The other paper that these two researchers presented is not about the measurement properties of VAM, but an investigation of experts’ view on this methodology. They examined only four prestigious AERA journals in the field of education and sampled 28 papers written by 67 authors. They found that only the expertise of the authors seemed to be significantly related to their stances and views on VAMs. In other words, there is a clear divide between educational researchers/statisticians and economists/econometricians on VAMs. Specifically, only authors in education have written about 1) the issue of non-random sorting of students to teachers; 2) the appropriateness of using VAMs to make causal interpretations; and 3) small class size and regression to the mean problems. Authors in economics and econometrics tend to ignore these issues or accept that this mess in the real world of education is a given. Research by economists and econometricians thus focuses more on model specifications and other technical aspects to improve the VAMs.

Another highlight from Amrein-Beardsley and Pivovarova’s findings is the extent to which these sampled authors espouse the use of VAMs in teacher evaluations. Most economists/econometricians (77%) were in favor of VAMs to be used for accountability purposes while the rest (23%) have some concerns but are overall pro-VAMs as well. In contrast, the majority (84%) of the authors in education or educational statistics expressed some concerns of VAMs even though they are in favor of VAMs to be used for accountability purposes, while the remaining 16% were strongly against VAMs, and no sampled authors in education embraced VAMs without reservations.

SGP Model Versus VAM

Although SGP models also face issue of non-random sorting of students to teachers just as VAMs, it is merely used as a way to quantify the change of student achievement rather than to estimate student learning. Most importantly, SGP does not attribute students’ change in achievement to teacher effects. Therefore, it does not claim that individual teachers “cause” student growth. Since the causal interpretation of VAMs is probably the biggest concern of educational researchers/statisticians, it is more likely for them to support SGPs over VAMs. Moreover, administrators and policymakers might also favor SGPs because it is non-proprietary, and it is also intuitive and easier for teachers and administrators to understand. However, the presentation discussed in this post has informed us of the undesirable properties of SGP as a measure, despite some of the abovementioned advantages. In particular, because SGP does not claim teaching causes learning, what does it mean when it is included in a teacher’s evaluation rating? In this sense, SGPs are more interpretable to be used for school and district accountability, which is what some states are currently using it for.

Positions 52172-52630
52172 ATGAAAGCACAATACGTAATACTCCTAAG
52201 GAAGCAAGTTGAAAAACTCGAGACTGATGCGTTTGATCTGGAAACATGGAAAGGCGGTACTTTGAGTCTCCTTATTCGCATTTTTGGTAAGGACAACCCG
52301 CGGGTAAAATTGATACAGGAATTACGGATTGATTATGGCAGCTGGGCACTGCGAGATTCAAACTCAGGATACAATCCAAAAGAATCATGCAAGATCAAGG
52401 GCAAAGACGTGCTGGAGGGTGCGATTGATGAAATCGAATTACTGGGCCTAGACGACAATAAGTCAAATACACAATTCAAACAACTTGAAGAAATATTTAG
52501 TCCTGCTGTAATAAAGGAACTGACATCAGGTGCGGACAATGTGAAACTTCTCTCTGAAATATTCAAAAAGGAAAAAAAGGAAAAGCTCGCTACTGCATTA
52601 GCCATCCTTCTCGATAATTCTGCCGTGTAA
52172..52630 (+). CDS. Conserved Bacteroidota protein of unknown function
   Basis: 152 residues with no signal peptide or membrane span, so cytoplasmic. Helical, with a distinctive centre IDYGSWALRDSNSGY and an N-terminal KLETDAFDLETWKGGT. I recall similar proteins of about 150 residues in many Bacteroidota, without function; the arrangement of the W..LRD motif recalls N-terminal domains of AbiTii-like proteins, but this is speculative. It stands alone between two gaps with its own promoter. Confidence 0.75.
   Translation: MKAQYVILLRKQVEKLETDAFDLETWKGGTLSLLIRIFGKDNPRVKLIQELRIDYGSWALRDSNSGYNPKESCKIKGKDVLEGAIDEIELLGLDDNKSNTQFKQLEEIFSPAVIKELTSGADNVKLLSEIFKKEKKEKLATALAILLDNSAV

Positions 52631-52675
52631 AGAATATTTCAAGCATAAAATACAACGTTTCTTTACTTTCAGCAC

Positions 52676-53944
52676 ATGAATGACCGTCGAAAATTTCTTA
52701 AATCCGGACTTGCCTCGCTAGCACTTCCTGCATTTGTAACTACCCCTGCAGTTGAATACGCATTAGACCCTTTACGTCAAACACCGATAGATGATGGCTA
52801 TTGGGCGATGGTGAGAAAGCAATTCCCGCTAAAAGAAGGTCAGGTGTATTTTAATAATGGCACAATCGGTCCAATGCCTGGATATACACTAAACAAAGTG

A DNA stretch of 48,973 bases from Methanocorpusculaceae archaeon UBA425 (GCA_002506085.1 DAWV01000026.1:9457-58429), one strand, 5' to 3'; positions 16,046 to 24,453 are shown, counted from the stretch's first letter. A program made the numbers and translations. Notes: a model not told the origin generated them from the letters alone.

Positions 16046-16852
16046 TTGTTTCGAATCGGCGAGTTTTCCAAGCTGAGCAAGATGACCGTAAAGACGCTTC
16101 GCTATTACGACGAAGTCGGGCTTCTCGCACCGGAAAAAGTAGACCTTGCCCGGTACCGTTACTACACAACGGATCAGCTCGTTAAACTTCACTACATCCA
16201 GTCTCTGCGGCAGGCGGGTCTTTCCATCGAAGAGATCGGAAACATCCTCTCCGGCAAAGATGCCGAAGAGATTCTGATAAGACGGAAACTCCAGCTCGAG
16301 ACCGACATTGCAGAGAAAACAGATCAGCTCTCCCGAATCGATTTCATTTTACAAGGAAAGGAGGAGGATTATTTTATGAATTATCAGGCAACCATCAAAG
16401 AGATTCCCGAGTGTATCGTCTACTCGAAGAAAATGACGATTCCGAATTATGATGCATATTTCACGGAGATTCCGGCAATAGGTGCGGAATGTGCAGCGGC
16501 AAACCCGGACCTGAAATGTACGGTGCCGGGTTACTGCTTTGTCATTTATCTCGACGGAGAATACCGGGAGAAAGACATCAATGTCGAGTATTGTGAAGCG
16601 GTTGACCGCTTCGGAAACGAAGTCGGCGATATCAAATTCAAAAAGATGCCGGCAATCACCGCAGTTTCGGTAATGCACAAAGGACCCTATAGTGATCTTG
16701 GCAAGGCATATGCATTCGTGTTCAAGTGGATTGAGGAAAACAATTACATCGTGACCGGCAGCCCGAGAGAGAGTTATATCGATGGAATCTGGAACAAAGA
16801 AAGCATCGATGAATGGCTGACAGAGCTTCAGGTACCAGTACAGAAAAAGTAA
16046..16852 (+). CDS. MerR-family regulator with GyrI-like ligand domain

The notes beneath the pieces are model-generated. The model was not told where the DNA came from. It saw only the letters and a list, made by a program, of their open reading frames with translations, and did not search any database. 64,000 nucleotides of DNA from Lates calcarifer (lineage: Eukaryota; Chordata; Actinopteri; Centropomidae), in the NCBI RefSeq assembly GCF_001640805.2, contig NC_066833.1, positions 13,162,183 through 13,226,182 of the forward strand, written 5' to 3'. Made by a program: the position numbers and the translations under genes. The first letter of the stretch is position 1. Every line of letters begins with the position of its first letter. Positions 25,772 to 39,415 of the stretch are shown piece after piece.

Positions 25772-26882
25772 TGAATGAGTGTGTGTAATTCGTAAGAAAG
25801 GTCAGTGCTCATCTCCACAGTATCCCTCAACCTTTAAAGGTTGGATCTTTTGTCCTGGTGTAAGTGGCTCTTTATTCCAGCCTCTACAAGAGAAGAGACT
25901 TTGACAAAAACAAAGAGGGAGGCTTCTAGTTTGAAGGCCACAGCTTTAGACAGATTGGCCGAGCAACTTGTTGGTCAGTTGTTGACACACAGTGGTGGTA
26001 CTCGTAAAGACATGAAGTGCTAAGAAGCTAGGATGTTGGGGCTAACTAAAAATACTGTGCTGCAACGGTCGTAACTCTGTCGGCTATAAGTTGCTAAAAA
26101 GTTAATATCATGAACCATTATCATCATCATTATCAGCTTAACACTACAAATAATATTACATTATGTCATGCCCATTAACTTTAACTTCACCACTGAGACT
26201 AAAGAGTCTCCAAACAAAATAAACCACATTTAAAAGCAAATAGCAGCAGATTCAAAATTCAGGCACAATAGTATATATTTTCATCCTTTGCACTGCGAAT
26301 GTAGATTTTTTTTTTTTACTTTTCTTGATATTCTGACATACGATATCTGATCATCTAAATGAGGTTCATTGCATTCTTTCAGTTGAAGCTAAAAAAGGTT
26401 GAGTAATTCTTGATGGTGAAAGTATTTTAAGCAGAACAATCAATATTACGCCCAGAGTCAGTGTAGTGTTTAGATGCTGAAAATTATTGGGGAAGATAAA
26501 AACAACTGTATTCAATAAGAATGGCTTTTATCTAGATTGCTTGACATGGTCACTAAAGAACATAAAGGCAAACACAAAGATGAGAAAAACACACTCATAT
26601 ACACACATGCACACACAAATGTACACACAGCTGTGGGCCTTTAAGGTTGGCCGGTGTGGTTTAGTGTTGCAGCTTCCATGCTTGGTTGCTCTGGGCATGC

In closing, both student growth models have issues to address before they can be implemented and used effectively, and more research is needed to provide empirical evidence of their uses in different contexts and for different accountability purposes. It is unlikely that the NCLB rewrite will include specific student growth measures as a mandate. We shall see whether either of these student growth models will become more prevalent in state policy around teacher evaluation or whether both will fade out of the education world with time.

 

Contact Adrienne Hu: husihua@msu.edu

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Adrienne Hu
Sihua (Adrienne) is a doctoral candidate in the Program in Mathematics Education (PRIME). She is currently on the research team of the Algebra Teaching Study and the Study of Social Network and Ambitious Math Instruction. Her research interests include pre-service teachers’ statistical knowledge for teaching, classroom observation instruments, and the teaching and learning of contextualized algebraic tasks.
Adrienne Hu